“Dresses” redirects here. For the song by Betty Blowtorch, see
Betty Blowtorch § Discography
It consists of a top piece that covers the torso and hangs down over the legs. A dress can be any one-piece garment containing a skirt of any length. Dresses can be formal or informal. In many cultures, dresses are more often worn by women and girls.
Dresses are generally suitable for both general and
in the West for women and children.
In the 11th century, women in
wore dresses that were similar to men’s tunics and were loose, with a hemline reaching to below the knees or lower.
By the end of the century, these dresses featured a tighter fit on the arms and women’s upper bodies.
Dresses were made snug by featuring slits on the sides of the dress that were pulled tight in order to fit a woman’s figure.
Undergarments were not worn underneath.
dictated what kinds of dresses women were allowed to wear.
French dresses were known as
In Italy, dresses were known as
Women’s dresses in
during both the 16th and 17th centuries identified a woman’s place in society or their family.
, as a center of textile production, was a particularly noted area of innovation in dress during this time period.
During this time period, in Spain and Portugal, women wore
However, in England and France, dresses became more “naturally” shaped.
Lace and slashing were popular decorations.
Skirts were full, with regular folds and the overskirt allowed the display of an underskirt of contrasting fabric.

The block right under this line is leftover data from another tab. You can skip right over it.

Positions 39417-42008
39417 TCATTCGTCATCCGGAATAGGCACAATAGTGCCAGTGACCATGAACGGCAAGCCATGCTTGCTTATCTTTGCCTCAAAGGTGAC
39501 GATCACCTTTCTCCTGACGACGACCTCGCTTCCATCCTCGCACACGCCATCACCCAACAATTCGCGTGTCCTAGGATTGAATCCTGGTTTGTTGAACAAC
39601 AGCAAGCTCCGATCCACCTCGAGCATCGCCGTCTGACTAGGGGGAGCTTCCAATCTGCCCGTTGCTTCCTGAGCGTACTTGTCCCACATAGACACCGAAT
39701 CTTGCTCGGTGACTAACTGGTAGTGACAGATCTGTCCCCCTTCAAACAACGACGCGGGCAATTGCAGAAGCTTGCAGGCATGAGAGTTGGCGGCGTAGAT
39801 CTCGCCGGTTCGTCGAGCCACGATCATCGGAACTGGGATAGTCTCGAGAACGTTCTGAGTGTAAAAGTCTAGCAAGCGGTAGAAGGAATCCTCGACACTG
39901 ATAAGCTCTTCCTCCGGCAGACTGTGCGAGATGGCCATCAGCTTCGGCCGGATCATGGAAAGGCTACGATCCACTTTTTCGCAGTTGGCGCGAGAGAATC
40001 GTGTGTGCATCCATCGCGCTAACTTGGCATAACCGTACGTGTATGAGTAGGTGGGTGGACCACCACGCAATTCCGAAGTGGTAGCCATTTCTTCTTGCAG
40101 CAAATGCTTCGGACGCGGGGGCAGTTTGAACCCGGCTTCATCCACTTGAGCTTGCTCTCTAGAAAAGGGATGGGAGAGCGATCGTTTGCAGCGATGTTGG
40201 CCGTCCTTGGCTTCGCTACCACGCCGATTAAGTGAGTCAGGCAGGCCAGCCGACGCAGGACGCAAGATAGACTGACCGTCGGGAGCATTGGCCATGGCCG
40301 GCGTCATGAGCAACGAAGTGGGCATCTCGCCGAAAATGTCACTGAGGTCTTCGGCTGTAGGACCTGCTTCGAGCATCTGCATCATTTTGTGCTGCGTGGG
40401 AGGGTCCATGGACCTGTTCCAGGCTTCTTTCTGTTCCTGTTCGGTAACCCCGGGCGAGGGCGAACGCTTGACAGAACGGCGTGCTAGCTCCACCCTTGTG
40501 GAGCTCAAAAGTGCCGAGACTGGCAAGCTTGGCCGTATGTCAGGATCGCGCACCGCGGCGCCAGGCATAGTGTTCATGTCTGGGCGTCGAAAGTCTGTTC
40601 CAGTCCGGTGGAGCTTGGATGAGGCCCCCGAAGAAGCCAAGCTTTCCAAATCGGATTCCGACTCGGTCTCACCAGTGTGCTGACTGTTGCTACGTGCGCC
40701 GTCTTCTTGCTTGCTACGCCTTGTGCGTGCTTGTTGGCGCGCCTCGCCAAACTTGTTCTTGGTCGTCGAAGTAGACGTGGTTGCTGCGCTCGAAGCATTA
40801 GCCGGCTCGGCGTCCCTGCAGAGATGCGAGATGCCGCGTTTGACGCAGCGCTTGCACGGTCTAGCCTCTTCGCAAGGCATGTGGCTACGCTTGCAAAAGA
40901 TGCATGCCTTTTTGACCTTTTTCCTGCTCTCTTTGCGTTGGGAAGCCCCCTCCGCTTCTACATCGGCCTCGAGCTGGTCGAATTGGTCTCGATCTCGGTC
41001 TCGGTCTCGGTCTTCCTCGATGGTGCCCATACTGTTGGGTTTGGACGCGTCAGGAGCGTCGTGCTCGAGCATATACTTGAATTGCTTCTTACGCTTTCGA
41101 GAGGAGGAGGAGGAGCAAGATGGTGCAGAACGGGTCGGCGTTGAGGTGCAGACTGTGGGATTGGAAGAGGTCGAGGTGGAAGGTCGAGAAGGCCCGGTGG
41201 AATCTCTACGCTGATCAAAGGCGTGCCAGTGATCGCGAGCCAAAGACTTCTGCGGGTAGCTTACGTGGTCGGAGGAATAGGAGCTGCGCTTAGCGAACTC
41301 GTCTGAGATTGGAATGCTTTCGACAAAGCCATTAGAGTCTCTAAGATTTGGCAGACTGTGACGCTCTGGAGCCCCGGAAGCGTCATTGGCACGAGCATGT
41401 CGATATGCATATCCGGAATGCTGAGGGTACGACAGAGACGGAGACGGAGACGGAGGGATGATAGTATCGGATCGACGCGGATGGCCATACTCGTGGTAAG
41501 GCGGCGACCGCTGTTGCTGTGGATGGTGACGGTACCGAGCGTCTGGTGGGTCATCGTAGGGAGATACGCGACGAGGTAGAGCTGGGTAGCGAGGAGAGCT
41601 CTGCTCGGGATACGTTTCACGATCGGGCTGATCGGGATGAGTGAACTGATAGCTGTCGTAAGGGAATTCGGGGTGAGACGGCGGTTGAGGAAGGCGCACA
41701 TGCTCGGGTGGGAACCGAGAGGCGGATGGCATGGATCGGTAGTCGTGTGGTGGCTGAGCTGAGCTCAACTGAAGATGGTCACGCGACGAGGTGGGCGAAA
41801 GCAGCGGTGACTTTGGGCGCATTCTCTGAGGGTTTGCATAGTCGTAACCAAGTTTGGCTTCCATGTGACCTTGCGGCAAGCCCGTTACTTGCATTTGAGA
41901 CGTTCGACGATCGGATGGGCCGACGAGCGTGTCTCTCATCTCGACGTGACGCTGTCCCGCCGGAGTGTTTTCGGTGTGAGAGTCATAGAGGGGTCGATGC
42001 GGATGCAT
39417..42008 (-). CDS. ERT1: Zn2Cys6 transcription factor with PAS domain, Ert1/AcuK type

Necklines became lower as well.
Embroidery that reflected scientific discoveries, such as new animals and plants discovered were popular.
, the multiple-piece dresses were also popular, though less luxurious.
Wealthy women living in the Spanish or Dutch colonies in the Americas copied the fashions that were popular from their homelands.
The three-piece dress, which had a bodice, petticoat and gown, were popular until the last 25 years, in which the
, or a one-piece gown, became more popular.
became more important in dresses by the 1680s.
Working women, and women in
slavery in the Americas
, used simple patterns to create shifts, wool or linen petticoats and gowns and cotton dresses.
The bottoms of the skirts could be tucked into the waistband when a woman was near fire when near a cooking or heating source.
Large, triangular silhouettes were favored during the 18th century, skirts were wide and supported by hoop underskirts.